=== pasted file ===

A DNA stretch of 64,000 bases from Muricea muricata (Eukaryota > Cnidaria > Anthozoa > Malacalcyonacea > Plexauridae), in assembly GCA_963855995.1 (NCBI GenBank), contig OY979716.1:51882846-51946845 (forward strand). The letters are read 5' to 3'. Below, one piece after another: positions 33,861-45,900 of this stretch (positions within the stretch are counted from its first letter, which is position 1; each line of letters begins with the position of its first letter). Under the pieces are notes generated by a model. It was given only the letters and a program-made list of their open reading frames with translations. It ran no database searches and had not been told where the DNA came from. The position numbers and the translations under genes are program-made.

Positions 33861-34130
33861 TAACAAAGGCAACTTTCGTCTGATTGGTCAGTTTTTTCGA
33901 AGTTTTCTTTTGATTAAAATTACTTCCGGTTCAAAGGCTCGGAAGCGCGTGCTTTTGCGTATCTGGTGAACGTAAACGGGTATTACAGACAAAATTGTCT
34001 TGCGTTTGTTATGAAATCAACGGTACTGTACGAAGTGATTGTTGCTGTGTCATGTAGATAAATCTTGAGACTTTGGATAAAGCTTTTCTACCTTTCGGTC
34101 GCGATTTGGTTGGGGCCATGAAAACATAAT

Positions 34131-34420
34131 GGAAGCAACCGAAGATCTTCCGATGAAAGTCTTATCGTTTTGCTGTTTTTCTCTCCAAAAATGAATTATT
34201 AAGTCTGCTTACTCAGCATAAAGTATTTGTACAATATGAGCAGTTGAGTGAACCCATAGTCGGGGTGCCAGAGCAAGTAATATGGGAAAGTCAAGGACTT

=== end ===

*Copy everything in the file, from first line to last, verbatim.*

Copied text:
A DNA stretch of 64,000 bases from Muricea muricata (Eukaryota > Cnidaria > Anthozoa > Malacalcyonacea > Plexauridae), in assembly GCA_963855995.1 (NCBI GenBank), contig OY979716.1:51882846-51946845 (forward strand). The letters are read 5' to 3'. Below, one piece after another: positions 33,861-45,900 of this stretch (positions within the stretch are counted from its first letter, which is position 1; each line of letters begins with the position of its first letter). Under the pieces are notes generated by a model. It was given only the letters and a program-made list of their open reading frames with translations. It ran no database searches and had not been told where the DNA came from. The position numbers and the translations under genes are program-made.

Positions 33861-34130
33861 TAACAAAGGCAACTTTCGTCTGATTGGTCAGTTTTTTCGA
33901 AGTTTTCTTTTGATTAAAATTACTTCCGGTTCAAAGGCTCGGAAGCGCGTGCTTTTGCGTATCTGGTGAACGTAAACGGGTATTACAGACAAAATTGTCT
34001 TGCGTTTGTTATGAAATCAACGGTACTGTACGAAGTGATTGTTGCTGTGTCATGTAGATAAATCTTGAGACTTTGGATAAAGCTTTTCTACCTTTCGGTC
34101 GCGATTTGGTTGGGGCCATGAAAACATAAT

Positions 34131-34420
34131 GGAAGCAACCGAAGATCTTCCGATGAAAGTCTTATCGTTTTGCTGTTTTTCTCTCCAAAAATGAATTATT
34201 AAGTCTGCTTACTCAGCATAAAGTATTTGTACAATATGAGCAGTTGAGTGAACCCATAGTCGGGGTGCCAGAGCAAGTAATATGGGAAAGTCAAGGACTT